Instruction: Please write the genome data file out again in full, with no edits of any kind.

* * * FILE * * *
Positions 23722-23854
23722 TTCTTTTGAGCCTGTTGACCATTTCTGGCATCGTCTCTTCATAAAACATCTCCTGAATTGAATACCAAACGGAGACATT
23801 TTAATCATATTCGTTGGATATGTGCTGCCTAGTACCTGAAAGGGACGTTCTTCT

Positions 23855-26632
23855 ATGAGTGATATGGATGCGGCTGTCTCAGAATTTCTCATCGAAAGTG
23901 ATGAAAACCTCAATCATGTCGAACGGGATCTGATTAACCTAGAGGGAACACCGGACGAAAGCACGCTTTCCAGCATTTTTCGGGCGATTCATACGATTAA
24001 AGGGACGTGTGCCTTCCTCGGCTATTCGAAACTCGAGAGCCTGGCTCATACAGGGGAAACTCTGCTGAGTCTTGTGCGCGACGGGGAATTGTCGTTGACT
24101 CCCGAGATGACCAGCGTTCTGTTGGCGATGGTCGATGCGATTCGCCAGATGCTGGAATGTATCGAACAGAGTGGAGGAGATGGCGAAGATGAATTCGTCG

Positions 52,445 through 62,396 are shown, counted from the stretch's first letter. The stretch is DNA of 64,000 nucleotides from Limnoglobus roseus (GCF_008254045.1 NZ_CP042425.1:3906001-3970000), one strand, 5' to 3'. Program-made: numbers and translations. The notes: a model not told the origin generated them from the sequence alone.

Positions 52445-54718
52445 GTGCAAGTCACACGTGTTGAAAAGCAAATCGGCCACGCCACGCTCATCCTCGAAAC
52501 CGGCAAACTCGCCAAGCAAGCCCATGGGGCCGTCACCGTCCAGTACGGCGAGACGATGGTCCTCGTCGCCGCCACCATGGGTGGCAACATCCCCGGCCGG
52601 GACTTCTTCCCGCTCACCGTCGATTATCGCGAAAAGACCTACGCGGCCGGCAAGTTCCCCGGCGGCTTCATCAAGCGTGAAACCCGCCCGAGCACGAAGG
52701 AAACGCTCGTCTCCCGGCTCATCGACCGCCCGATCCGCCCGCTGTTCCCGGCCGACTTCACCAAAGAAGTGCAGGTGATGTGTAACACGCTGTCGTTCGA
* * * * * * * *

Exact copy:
Positions 23722-23854
23722 TTCTTTTGAGCCTGTTGACCATTTCTGGCATCGTCTCTTCATAAAACATCTCCTGAATTGAATACCAAACGGAGACATT
23801 TTAATCATATTCGTTGGATATGTGCTGCCTAGTACCTGAAAGGGACGTTCTTCT

Positions 23855-26632
23855 ATGAGTGATATGGATGCGGCTGTCTCAGAATTTCTCATCGAAAGTG
23901 ATGAAAACCTCAATCATGTCGAACGGGATCTGATTAACCTAGAGGGAACACCGGACGAAAGCACGCTTTCCAGCATTTTTCGGGCGATTCATACGATTAA
24001 AGGGACGTGTGCCTTCCTCGGCTATTCGAAACTCGAGAGCCTGGCTCATACAGGGGAAACTCTGCTGAGTCTTGTGCGCGACGGGGAATTGTCGTTGACT
24101 CCCGAGATGACCAGCGTTCTGTTGGCGATGGTCGATGCGATTCGCCAGATGCTGGAATGTATCGAACAGAGTGGAGGAGATGGCGAAGATGAATTCGTCG

Positions 52,445 through 62,396 are shown, counted from the stretch's first letter. The stretch is DNA of 64,000 nucleotides from Limnoglobus roseus (GCF_008254045.1 NZ_CP042425.1:3906001-3970000), one strand, 5' to 3'. Program-made: numbers and translations. The notes: a model not told the origin generated them from the sequence alone.

Positions 52445-54718
52445 GTGCAAGTCACACGTGTTGAAAAGCAAATCGGCCACGCCACGCTCATCCTCGAAAC
52501 CGGCAAACTCGCCAAGCAAGCCCATGGGGCCGTCACCGTCCAGTACGGCGAGACGATGGTCCTCGTCGCCGCCACCATGGGTGGCAACATCCCCGGCCGG
52601 GACTTCTTCCCGCTCACCGTCGATTATCGCGAAAAGACCTACGCGGCCGGCAAGTTCCCCGGCGGCTTCATCAAGCGTGAAACCCGCCCGAGCACGAAGG
52701 AAACGCTCGTCTCCCGGCTCATCGACCGCCCGATCCGCCCGCTGTTCCCGGCCGACTTCACCAAAGAAGTGCAGGTGATGTGTAACACGCTGTCGTTCGA